It must be said at the outset that I did not know Selim Lemouchi. Nor do I know any of his friends, family or associates. I am simply someone who was struck by his work in The Devil's Blood, and I have been left with much to think about in the wake of his death. All that is said below refers solely to the ideas expressed in his lyrics and interviews, as they appear through my own filters. I make no claims of perfect understanding, and it is my sincere hope that no one’s perspective is misrepresented in what follows.
In the days immediately following Selim's death, the world of underground musical subculture expressed responses ranging from sympathy and personal dismay to bafflement and contempt. While many have expressed a sense that Selim's life, work, and death were imbued with an earnest pursuit of the divine, the underground hosts its fair share of scorners. The latter are inclined to write Selim off as a deluded junkie, attributing his death to "drug addiction" and "mental illness". This spiteful reductionism, typical of a world up to its ears in crass pop-psychology, is worth addressing briefly.
Selim, by his own admission, struggled with drugs and despair right up until the end. However, to narrowly pathologize his death as nothing more than a psychological breakdown in the face of "personal problems" is to ignore the death revering religiosity that defined his artistic output. Selim's music and lyrics in The Devil's Blood conveyed a fervent, unguarded devotion to a force that is just as terrible as it is beautiful, a passionate baring of the naked neck to the jaws of death. It is not surprising that many have trouble relating to this attitude, or even believing that such a sentiment could be genuine. Some have a natural (and quite understandable) concern that such religiosity might conceal concrete problems in Selim's life. Others, experiencing their own lives as trivial and base, assume that everyone else occupies similarly flat psychological terrain. And yet, Selim's attitude is not without historical precedent. In Selim's lyrical poetry there echoes a perspective which is timeless and universal. One might call it the gnostic impulse.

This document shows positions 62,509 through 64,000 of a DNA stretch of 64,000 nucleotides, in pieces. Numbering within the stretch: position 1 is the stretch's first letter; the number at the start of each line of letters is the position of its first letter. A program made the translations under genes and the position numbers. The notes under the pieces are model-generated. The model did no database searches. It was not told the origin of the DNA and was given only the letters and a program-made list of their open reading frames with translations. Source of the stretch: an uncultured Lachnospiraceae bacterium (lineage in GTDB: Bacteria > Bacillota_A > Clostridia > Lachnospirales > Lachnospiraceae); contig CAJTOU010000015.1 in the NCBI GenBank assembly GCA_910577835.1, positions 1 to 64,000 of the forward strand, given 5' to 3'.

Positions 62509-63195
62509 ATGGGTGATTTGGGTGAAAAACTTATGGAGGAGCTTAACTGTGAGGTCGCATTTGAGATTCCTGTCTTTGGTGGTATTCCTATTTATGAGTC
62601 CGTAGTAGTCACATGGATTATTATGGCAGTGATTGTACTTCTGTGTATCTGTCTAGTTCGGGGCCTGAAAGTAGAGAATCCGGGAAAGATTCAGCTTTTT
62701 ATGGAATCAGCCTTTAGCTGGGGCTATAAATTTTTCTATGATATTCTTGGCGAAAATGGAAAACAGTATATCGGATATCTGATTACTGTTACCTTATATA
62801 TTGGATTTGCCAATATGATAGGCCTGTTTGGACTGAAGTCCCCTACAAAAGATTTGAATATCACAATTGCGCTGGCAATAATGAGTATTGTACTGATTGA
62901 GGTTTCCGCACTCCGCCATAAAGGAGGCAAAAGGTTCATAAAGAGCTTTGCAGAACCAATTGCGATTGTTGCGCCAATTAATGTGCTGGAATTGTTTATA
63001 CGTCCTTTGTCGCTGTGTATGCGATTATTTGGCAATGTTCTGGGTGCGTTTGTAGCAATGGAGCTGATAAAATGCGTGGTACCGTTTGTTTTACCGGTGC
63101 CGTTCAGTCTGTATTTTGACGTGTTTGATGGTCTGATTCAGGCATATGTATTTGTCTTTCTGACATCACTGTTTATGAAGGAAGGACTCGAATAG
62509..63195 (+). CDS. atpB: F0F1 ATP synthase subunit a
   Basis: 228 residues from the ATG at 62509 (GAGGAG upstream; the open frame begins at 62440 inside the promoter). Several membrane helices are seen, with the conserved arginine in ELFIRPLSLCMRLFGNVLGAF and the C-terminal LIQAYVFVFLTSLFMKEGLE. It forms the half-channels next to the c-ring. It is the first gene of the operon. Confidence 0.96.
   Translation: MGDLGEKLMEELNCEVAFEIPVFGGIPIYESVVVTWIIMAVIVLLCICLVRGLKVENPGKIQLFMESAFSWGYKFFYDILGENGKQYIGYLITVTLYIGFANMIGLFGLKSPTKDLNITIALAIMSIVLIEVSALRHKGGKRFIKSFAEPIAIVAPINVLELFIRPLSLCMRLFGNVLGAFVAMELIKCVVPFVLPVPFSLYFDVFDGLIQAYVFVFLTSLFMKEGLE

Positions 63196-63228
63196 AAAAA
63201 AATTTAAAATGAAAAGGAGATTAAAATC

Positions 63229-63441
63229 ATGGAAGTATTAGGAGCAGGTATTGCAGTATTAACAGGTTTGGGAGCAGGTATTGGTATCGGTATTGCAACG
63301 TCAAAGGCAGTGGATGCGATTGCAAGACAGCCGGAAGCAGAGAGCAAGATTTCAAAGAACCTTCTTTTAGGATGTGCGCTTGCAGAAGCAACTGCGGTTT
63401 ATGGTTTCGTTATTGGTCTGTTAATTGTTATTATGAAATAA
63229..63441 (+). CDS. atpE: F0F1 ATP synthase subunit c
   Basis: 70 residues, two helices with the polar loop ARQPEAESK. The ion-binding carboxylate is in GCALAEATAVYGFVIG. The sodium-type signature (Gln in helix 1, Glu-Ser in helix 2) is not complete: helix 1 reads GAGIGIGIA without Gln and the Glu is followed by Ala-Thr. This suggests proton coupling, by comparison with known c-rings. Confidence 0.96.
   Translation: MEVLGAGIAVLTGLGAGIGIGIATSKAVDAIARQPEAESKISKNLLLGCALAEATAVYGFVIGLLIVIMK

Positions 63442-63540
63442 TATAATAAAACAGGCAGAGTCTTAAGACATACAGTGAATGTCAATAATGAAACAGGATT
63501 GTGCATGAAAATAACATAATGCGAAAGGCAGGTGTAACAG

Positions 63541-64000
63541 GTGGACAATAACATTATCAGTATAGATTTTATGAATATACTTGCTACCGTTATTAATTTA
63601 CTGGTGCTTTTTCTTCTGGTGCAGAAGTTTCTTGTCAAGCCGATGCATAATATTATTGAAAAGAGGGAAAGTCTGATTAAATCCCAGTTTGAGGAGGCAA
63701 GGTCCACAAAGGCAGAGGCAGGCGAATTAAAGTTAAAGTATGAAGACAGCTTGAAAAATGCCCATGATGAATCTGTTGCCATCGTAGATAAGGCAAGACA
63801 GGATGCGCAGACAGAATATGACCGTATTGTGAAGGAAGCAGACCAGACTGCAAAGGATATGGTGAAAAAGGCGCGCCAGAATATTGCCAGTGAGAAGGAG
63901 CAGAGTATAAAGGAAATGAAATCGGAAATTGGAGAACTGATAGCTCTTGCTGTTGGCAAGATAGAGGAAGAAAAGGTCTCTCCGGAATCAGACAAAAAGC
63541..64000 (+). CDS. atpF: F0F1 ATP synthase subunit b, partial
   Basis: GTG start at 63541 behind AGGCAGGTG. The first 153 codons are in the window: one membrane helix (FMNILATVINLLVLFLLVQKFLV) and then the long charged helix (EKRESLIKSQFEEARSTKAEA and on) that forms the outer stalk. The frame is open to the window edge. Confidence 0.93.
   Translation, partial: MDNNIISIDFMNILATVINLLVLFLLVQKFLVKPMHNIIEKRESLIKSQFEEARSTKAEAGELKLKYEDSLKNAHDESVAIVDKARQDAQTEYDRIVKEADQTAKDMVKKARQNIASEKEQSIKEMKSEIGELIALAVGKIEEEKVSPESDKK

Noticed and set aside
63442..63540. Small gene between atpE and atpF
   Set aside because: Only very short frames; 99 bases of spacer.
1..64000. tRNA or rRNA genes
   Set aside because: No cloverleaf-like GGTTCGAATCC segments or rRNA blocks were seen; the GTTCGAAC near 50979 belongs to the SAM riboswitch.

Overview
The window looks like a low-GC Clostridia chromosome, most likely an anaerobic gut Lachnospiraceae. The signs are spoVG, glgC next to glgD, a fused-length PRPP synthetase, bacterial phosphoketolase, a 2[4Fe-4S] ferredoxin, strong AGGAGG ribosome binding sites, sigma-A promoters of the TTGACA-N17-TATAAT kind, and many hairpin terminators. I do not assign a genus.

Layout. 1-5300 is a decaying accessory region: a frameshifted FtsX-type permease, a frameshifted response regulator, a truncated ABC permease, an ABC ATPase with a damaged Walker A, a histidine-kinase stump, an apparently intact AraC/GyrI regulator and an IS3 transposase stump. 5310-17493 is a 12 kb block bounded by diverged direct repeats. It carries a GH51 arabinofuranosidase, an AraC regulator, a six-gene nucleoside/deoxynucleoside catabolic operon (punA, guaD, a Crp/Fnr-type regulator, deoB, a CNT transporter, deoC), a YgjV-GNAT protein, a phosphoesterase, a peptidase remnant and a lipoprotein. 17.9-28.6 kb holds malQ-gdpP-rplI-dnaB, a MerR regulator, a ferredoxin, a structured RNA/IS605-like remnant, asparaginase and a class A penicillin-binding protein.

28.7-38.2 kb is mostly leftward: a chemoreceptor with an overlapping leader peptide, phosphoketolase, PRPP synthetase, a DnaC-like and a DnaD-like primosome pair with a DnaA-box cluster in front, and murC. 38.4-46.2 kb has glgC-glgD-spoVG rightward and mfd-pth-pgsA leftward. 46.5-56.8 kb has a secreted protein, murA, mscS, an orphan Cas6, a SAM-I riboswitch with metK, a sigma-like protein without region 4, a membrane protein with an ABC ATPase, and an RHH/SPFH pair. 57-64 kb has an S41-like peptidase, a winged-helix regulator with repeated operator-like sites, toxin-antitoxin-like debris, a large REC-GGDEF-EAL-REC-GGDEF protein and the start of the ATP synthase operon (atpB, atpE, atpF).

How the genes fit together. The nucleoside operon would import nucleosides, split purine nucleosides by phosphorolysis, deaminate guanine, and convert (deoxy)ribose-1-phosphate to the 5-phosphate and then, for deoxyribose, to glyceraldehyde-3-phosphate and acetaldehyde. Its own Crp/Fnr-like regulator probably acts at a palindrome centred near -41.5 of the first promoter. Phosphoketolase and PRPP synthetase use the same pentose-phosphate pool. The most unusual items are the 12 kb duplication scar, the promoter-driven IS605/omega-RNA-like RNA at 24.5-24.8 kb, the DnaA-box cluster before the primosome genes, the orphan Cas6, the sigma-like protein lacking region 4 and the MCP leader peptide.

This impulse threads its way through every religious and occult system of thought, and even through the foundations of many of the modern world's "secular" ideologies. It makes itself known in many of the world's great literary and poetic traditions. Whether the object is called salvation, transcendence, liberation, or nirvana, it comes from the same place: a sense that life as we know it is incomplete and flawed - that conventional human existence is a kind of prison or illusion, behind which lies a divine 'something else'. And no matter what that 'something else' is called, one is intimately connected with it. It is the source of one's soul, of Being itself, an inwardly burning light that has been concealed by the smoke and ash of the world.